I am loving the huge resurgence in sandbox gameplay at the moment. There are so many new games, and new experiences coming at all the time. To many to play and really delve into. It seemed to have come in vogue with the popularity of Day Z and there have been a wealth of sandbox survival type projects afterwards, ARK: survival Evolved being the current darling.
I love the craze but can’t help at the same time seeing just how much further this genre of open world sandbox has to go. There is a core idea there, and a great core but it is creating a range of fitting mechanics onto that which still needs a lot of work. To eventual create a vision that has the longevity needed. Goals to work towards throughout the experience, a constant steady feeling of progression and of course, elements of cooperation but also competition that can tie it all together.
I can see these games are making progress but sometimes it seems like we want to innovate in areas without understanding the carry on effects across the experience.
The way I see it Day Z was the kinda of pure experience that started it, yes there have been many beforehand but that’s where people have looked as a starting point for this generation of survival sandbox. You can see the carry on in design through the many that have come afterwards but with key changes to the world, design and gameplay.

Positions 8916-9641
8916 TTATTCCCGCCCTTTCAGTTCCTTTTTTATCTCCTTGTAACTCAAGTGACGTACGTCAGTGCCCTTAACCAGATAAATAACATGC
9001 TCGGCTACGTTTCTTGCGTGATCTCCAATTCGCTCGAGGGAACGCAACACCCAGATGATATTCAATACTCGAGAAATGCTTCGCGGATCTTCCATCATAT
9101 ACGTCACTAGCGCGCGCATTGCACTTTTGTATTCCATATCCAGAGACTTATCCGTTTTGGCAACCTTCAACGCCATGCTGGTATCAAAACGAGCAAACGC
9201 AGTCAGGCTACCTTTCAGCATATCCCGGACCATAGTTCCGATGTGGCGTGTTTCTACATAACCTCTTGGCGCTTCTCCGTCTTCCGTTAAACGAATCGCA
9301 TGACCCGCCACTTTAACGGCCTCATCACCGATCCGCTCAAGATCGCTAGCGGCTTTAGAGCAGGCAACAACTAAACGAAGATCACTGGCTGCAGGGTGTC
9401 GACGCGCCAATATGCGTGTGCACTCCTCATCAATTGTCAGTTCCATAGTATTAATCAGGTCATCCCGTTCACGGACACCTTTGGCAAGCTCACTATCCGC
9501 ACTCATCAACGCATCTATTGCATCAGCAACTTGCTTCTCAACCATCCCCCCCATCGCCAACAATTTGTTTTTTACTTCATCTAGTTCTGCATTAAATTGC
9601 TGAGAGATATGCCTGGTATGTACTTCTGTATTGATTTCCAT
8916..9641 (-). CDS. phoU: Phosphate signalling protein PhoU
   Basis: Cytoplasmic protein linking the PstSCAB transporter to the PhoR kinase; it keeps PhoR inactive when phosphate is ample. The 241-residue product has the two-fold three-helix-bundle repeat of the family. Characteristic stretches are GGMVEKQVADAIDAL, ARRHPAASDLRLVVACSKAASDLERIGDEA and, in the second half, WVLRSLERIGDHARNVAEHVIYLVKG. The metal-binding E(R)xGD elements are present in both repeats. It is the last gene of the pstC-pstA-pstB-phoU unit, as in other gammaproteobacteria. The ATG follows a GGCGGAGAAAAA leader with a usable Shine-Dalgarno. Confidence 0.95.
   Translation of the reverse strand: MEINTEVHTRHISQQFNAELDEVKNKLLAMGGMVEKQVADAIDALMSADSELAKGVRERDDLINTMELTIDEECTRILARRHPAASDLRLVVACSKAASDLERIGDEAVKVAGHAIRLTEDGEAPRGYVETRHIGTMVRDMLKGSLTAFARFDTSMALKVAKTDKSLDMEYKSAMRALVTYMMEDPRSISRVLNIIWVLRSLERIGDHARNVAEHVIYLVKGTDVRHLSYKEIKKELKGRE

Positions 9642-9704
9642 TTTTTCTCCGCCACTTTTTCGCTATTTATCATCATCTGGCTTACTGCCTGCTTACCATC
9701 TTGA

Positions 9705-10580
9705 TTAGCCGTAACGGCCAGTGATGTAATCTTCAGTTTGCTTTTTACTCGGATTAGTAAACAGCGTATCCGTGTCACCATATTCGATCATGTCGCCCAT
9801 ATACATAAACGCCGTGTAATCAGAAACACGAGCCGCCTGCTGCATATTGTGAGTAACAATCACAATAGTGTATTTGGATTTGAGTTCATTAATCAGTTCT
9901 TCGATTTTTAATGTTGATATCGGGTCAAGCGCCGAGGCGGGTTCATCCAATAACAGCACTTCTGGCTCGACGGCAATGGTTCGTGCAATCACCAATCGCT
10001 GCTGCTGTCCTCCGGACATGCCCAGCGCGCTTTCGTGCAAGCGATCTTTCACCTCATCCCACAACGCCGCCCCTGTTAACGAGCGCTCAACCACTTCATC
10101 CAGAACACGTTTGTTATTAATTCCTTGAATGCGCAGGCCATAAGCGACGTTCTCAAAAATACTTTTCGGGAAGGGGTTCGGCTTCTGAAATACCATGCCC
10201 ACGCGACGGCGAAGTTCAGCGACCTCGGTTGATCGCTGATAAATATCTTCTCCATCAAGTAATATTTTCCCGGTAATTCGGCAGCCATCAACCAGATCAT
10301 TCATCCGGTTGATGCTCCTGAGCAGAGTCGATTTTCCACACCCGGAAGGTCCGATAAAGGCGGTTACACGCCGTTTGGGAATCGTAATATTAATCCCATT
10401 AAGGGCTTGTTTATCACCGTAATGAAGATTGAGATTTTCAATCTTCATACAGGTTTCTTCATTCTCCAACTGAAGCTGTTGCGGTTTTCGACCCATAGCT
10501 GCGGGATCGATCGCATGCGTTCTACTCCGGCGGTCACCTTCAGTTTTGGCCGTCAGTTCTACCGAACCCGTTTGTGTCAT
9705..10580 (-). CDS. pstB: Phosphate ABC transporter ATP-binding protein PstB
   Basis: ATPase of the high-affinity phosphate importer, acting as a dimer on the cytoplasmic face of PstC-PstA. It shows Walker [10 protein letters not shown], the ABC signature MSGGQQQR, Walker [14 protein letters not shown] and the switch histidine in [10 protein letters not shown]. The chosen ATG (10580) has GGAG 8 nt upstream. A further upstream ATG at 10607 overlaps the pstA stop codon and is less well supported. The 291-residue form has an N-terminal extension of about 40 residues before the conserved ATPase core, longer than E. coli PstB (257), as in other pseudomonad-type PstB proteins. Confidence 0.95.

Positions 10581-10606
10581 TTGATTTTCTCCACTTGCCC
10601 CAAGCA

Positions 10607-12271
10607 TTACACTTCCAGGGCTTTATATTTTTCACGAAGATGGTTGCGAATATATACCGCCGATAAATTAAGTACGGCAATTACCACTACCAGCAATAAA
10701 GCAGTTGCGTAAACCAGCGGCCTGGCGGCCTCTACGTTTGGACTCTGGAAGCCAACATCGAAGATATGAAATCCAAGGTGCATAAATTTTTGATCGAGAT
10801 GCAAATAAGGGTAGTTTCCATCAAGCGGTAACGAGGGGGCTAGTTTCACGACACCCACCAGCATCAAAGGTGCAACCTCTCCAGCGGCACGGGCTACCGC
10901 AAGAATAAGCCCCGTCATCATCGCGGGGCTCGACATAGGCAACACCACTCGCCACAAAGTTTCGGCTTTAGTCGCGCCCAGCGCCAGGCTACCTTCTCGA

Rust, H1z1, Ark and so many others have offered up this experience and it seems the main facet that is trying to be developed is that sense of permanence within that world. Unfortunately from what I’ve seen from many is that the experience due to this becomes that much less enjoyable, less engaging. In Day Z you were mostly just a roaming lunatic, A scavenger in a wasteland and you would think letting people have greater effect over the world would create a better experience. To build up, to grow a home, a stronghold. To gather resources and equipment and begin looking at the long game rather than the short character progression but by doing this it added a lot of frustration.
These games began changing it to a progression that was more orientated outside of the self. It become a progression based on your position in the world. This did open up a lot more options within these games and progression that I felt looked more meaningful but it also became a lot more vulnerable. In these multiplayer games and a sense of progression that was permanent in the world it let people take advantage of that when you aren’t actively playing. A whole sense of progression that can effectively be wiped every night you go to bed, or go to work. In the face of this it looks rather pointless; to gather materials, build new items and bases and then have it all reset for the next time you play.
Looking at many of the recent reviews, and experiences form those playing ARK, this is how things have turned out. People have gone through great efforts to tame dinosaurs and build a base for their groups to have everything destroyed each and every time they log back in. In the face of that why would you keep playing.
There is something great there, and something special about the permanence these newer titles are trying to create but there needs to be more thought and planning to limit the issues. Ways to keep progression stable, keeping griefing to minimum and encouraging cooperation. Adding elements of player control on the experience, ways to add greater consequence to negative actions without entirely limiting them.